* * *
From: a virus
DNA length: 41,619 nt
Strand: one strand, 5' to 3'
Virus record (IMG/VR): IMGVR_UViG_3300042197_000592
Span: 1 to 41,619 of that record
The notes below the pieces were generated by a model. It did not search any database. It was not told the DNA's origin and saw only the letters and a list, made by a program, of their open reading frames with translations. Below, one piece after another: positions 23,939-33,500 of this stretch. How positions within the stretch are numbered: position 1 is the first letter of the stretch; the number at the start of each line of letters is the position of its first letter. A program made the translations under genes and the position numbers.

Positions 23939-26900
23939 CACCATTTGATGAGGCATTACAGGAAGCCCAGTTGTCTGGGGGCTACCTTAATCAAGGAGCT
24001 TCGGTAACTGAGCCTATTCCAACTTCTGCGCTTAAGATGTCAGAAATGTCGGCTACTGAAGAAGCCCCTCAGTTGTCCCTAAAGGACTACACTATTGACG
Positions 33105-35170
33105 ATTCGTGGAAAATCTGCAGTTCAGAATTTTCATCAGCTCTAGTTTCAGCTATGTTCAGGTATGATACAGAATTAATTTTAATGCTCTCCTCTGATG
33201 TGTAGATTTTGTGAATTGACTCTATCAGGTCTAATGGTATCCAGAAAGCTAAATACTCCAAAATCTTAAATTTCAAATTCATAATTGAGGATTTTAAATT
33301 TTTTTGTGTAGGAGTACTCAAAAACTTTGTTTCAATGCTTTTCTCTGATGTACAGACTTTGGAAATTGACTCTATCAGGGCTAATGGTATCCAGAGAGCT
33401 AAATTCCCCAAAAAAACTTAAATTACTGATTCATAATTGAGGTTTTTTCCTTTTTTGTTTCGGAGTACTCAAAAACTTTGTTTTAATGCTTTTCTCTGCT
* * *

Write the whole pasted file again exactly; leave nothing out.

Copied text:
From: a virus
DNA length: 41,619 nt
Strand: one strand, 5' to 3'
Virus record (IMG/VR): IMGVR_UViG_3300042197_000592
Span: 1 to 41,619 of that record
The notes below the pieces were generated by a model. It did not search any database. It was not told the DNA's origin and saw only the letters and a list, made by a program, of their open reading frames with translations. Below, one piece after another: positions 23,939-33,500 of this stretch. How positions within the stretch are numbered: position 1 is the first letter of the stretch; the number at the start of each line of letters is the position of its first letter. A program made the translations under genes and the position numbers.

Positions 23939-26900
23939 CACCATTTGATGAGGCATTACAGGAAGCCCAGTTGTCTGGGGGCTACCTTAATCAAGGAGCT
24001 TCGGTAACTGAGCCTATTCCAACTTCTGCGCTTAAGATGTCAGAAATGTCGGCTACTGAAGAAGCCCCTCAGTTGTCCCTAAAGGACTACACTATTGACG
Positions 33105-35170
33105 ATTCGTGGAAAATCTGCAGTTCAGAATTTTCATCAGCTCTAGTTTCAGCTATGTTCAGGTATGATACAGAATTAATTTTAATGCTCTCCTCTGATG
33201 TGTAGATTTTGTGAATTGACTCTATCAGGTCTAATGGTATCCAGAAAGCTAAATACTCCAAAATCTTAAATTTCAAATTCATAATTGAGGATTTTAAATT
33301 TTTTTGTGTAGGAGTACTCAAAAACTTTGTTTCAATGCTTTTCTCTGATGTACAGACTTTGGAAATTGACTCTATCAGGGCTAATGGTATCCAGAGAGCT
33401 AAATTCCCCAAAAAAACTTAAATTACTGATTCATAATTGAGGTTTTTTCCTTTTTTGTTTCGGAGTACTCAAAAACTTTGTTTTAATGCTTTTCTCTGCT